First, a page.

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Islamic Law

18 Jan 2017Government and Law Essays

Introduction:

Every country or nation has its rules and regulations to keep order in society. The United States laws are form through the common and basic laws of the British in 1776 after it gained its independence. Let me not forget to mention that those laws are in some variations are based on mosaic laws from the Judaic culture. However, the Middle East including Arab nations has the majority of their ruling through the Sharia’h law or Islamic Law. Most Arab countries have the system of combining both the religious and the basic law incorporated into their system of government. Through the course of the paper, first I will introduce a brief history of the Islamic Law in the Middle East and Muslim countries, and then a comparison of the punishments in the United States and then the same case in an Arab country.

History of Islamic Jurisprudence:

During the lifetime of Prophet Muhammad religion and politics were not apart, the political development was what encourage the spread of Islam. The forming of politics went alongside with the formation of the Ummah (Muslim Community). After the death of the prophet the separation is unthinkable and most Muslim states have their legitimacy through the law of Allah (God in Arabic). Religion is the foundation of the state and therefore, the state is a religious institution, so there cannot be a separation between the state and religion. The Qur’an has few legislative regulations against unfair business practices, and punishments for theft, murder and adultery but the passages are mostly for the inpidual in specific cases (Nasr, 1997).

Islamic jurisprudence is assumed to have began in the circles of discussions. Where court decisions of early Islamic times were analyzed and discussed the regulations of the Qur’an and the Hadith to solve new problems. These discussions by scholars were the beginnings of the first schools of law. Under the rule of the Umayyads (661-750), the first Muslim Dynasty, studied the Hadith and considered it to also be of pine origin.

This is why the Hadith has the same level of the Qur’an to be pine. Therefore, their beliefs is that if Muhammad really is the role model of the Muslim Community, than not only is his revelation but his behavior must be binding for all of the believers. The regulations of the Qur’an were interpreted together with Muhammad’s behavior as the local customary law. This had to be binding regulations to be found in the interest of unity for the growing Islamic empire (Tahir, 1999).

Interpretation of Islamic Law:

For Westerners, Islamic law may seem to be strict, but the main purpose is to guide people in a direction to live their lives in a pure and clean fashion. In the perspective of Westerners they may seem the punishments of those violating Islamic law to be brutal and cruel. But for many Muslims, these punishments are just and minor compared to the ultimate punishment that is in the hands of God in the Day of Judgment. As a result, Islamic law has a positive impact on the society by helping others through required charitable donations known as the Zakat. The law extends itself to every aspect of life from the usage of water from how to do banking (Seestani, 1994).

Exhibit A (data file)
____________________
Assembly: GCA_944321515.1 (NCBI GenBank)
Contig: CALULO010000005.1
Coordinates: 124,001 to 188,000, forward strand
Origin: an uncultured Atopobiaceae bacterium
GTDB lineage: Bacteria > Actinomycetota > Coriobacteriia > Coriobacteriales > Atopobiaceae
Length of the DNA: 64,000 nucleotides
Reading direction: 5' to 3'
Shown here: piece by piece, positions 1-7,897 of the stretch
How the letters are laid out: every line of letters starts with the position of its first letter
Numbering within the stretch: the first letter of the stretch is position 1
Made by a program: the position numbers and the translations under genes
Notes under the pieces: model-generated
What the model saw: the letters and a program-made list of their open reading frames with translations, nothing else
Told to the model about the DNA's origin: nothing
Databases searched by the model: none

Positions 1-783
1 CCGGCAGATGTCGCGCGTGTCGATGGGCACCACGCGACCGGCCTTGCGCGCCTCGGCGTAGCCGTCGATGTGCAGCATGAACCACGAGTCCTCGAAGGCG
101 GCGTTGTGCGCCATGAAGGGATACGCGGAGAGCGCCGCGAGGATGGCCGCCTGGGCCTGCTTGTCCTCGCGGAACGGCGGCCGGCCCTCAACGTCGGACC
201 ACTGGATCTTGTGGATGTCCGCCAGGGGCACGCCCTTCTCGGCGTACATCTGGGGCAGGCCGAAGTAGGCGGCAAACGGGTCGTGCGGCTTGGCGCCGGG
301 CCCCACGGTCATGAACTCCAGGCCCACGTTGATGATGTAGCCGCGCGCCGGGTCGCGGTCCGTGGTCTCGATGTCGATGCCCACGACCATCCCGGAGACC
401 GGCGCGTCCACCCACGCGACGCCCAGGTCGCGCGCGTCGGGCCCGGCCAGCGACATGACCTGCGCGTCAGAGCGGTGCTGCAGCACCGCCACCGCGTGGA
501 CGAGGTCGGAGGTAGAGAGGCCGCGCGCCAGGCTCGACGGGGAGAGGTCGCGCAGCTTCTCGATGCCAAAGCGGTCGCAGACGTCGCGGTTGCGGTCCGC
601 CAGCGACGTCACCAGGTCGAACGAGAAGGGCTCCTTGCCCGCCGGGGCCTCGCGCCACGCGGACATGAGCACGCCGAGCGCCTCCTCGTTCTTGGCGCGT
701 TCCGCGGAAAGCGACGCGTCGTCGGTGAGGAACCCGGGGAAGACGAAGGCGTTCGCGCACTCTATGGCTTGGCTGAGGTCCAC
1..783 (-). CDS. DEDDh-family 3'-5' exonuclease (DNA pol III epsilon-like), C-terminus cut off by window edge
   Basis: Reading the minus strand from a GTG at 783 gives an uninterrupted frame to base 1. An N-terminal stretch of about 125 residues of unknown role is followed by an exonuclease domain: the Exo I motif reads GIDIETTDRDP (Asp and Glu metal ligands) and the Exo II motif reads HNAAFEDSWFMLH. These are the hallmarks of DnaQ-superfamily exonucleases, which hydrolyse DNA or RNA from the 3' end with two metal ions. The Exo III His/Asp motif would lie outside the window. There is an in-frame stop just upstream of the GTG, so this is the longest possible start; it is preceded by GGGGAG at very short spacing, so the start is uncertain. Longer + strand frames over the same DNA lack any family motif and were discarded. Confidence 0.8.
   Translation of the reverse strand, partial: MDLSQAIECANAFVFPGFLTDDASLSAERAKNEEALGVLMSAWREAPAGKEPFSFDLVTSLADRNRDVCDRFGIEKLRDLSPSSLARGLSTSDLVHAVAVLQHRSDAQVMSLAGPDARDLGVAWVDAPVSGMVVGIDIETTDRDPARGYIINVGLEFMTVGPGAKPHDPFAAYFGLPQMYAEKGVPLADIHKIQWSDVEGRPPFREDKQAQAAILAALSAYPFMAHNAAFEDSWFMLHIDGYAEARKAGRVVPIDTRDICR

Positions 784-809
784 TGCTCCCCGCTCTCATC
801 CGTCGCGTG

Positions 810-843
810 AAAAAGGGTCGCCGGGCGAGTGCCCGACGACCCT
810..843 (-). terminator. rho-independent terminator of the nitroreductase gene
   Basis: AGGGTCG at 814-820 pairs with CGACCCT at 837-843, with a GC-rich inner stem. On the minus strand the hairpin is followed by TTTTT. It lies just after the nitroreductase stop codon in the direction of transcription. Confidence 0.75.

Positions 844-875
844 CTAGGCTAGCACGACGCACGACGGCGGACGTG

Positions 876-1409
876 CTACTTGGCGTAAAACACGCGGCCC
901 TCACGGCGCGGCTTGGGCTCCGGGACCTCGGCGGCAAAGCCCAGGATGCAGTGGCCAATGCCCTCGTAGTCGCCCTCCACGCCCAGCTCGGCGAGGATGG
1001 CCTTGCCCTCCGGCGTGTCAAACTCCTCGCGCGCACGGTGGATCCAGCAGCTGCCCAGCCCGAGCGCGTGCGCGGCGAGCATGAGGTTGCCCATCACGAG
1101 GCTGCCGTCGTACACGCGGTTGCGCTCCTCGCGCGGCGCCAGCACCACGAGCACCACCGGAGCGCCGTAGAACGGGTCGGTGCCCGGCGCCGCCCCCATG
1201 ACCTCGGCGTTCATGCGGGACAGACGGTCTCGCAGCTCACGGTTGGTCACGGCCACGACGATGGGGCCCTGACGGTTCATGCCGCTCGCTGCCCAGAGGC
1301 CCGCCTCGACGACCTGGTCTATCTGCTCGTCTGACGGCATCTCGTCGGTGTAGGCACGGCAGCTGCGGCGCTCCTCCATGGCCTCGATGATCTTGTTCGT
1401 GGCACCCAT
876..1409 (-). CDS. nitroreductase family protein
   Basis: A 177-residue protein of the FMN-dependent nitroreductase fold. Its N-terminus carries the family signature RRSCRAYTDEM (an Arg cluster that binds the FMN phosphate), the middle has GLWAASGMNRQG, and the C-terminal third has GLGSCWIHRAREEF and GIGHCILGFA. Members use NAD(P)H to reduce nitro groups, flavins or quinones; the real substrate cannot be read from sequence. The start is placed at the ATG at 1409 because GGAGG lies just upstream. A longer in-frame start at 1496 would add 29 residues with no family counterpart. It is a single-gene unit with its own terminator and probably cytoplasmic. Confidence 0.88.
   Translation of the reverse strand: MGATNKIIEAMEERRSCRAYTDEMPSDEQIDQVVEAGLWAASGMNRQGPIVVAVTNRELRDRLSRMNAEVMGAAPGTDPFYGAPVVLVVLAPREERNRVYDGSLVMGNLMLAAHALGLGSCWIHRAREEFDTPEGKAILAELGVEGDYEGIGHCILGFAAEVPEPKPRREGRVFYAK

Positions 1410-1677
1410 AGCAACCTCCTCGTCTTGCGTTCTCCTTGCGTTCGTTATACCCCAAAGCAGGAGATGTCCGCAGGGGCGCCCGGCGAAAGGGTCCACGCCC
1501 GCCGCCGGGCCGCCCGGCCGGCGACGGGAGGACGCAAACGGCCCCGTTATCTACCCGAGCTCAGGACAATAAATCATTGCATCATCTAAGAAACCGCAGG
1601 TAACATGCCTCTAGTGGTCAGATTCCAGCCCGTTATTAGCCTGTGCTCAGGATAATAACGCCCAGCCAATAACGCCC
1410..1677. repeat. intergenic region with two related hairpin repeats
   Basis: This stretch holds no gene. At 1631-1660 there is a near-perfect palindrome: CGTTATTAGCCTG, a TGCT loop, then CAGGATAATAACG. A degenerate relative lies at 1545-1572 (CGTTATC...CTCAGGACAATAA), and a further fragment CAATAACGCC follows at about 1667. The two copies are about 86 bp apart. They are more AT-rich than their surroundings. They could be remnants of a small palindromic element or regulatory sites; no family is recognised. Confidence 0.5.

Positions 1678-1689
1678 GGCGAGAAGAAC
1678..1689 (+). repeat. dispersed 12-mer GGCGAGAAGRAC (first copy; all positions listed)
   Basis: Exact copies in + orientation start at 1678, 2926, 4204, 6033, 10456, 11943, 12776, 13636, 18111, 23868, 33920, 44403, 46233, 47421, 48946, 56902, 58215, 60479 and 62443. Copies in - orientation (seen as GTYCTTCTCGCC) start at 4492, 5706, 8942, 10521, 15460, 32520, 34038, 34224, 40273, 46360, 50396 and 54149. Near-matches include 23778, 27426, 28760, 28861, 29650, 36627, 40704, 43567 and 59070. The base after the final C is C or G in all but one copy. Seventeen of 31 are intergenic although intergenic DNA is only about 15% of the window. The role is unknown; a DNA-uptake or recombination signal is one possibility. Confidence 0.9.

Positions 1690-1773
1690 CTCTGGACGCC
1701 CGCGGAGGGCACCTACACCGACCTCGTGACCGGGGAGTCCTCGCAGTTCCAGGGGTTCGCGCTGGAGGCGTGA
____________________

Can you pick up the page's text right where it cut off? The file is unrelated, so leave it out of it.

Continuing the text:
Sharia’h Law or Islamic law is based on the holy scriptures of Islam, the Qur’an (Koran). The Qur’an is the primary source for Islamic law and is the foundation for Muslim scholars to achieved guidelines for different interpretations. Muslims believed that the Qur’an is the word of Allah (God) and what is written is considered to be sacred and it must be obeyed. However, the Qur’an is elastic giving people guidelines as to how to live their lives without any specifics (Surayya, 2000).

For the clearance of confusion of the Holy Scripture, scholars began using the Hadith (narrations of the actions and sayings of the prophet Muhammad) to make specifics in Islamic law. Another source for Islamic law is the lijitihad meaning reasonable deduction, these allows for Islamic law to be adapt progressively and applicable in modern times. For instance, the Qur’an forbids the consumption of alcohol but did not include the usage of illegal substances such as heroine. The Lijitihad suggests that the reason that alcohol is forbidden is due to its negative effect on the human senses and society, therefore, heroine has the same effect and is also forbidden (Hathout, 1998).

Considered to be one of the strictest codes of law ever written Islamic law touches on every aspect of life. The law dictates how to conduct business transactions, how to kill animals and marriage. The reason why this law is so tough is because it is a guideline of how people should live without being disrespectful, harmful or immortal. It clearly differentiates the line between right and wrong and has laws for the prevention of the person not to place themselves in wrongful situations (Mithani, 1994).

Islamic laws are not made in vain and have good reasoning for their issuance, there just and for this it might seem strict (Crane, 1999). Those who are not part of the religion of Islam may perceive the punishments of offenders as medieval and to be cruel and barbaric. This view is due to the news reports about people in countries such as Nigeria and Afghanistan being stoned and having their hands amputated for committing crimes for theft or consuming alcohol. In Islamic law, punishments acts as deterrents to discourage people from breaking the laws, however, since most people who follow the law fear Allah (God) and these punishments are just and minor compared to the ultimate punishment sent to them by Allah (God in Arabic) on the Day of Judgment (Nizami, 1999).